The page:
Does Ultraviolet Ray Cause Skin Cancer?

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What is ultraviolet ray (UV)?
The wavelengths of the sun’s rays in the range of 280-400 nanometers are known as ultraviolet (UV) -A and -Brays. Exposure to these rays leads to the appearance of a sunburn that manifests with early redness and redness of the skin. In addition, skin cancers can cause harmful and dangerous effects, such as various sunspots, allergic symptoms, and the development of certain sunlight-triggered diseases, such as skin immune suppression and premature aging. The World Health Organization defined sun and artificial sun rays (solarium, solar lamps) as lam carcinogen yapay (cancer causing substance).
Is the amount of UV light associated with skin cancer development?
The total amount of ultraviolet radiation that is exposed to life-span and the number of sunburns, especially in childhood, are directly related to the risk of skin cancer development in adulthood. Tanning is caused by the increase of the amount of melanin in the skin (the pigment that gives the color to the skin) as a defense mechanism to prevent further damage due to UV damage of various cells in the skin. By the amount of increased melanin, the skin becomes darker and more UV radiation is prevented from being absorbed. However, this DNA damage is never fully repaired by the body and leads to the development of skin cancers. Children, especially children under 6 months of age, should not be exposed to direct sunlight as the skin of children is much more sensitive to sunlight.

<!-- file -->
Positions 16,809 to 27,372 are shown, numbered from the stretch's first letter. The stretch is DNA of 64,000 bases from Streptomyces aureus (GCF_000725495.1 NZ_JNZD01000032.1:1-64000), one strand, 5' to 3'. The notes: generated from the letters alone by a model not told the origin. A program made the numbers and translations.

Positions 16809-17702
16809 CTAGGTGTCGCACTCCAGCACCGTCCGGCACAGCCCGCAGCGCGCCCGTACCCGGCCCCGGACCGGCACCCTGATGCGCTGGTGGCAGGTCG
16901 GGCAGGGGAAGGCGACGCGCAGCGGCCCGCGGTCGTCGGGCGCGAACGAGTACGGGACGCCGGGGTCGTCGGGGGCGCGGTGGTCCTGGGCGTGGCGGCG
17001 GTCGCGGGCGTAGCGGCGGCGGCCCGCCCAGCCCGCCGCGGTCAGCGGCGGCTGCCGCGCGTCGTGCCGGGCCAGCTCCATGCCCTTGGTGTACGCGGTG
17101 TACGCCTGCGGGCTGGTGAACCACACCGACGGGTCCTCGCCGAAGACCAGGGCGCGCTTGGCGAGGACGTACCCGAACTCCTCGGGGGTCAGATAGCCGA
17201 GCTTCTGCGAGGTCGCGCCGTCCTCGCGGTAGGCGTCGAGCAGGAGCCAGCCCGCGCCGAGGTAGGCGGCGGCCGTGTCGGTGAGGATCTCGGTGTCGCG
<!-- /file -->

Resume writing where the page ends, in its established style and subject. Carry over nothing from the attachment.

Why should we protect the sun?
The goal of protection from the sun should not only prevent sunburn development, but also prevent the skin from changing color.
Measures to be taken for this purpose;

Avoid being outdoors between 10:00 and 16:00,
Choosing shade areas and using sunglasses with clothing and hats covering the body surface as broadly as possible,
Hats should be wide border to cover the neck and ears,
It is preferred that the garments be chosen from UV-resistant special products or from dark-colored, frequently woven linen and cotton fabrics that pass less than UV, or from fine-textured fabrics made of polyester, lycra, polypropylene,
Sunscreen products should also be used.

The above measures may reduce the risk of ultraviolet-related skin aging and skin cancer development.

This article Prepared by Deniz Akkaya.
You can contact our Dermatology Department for more information.

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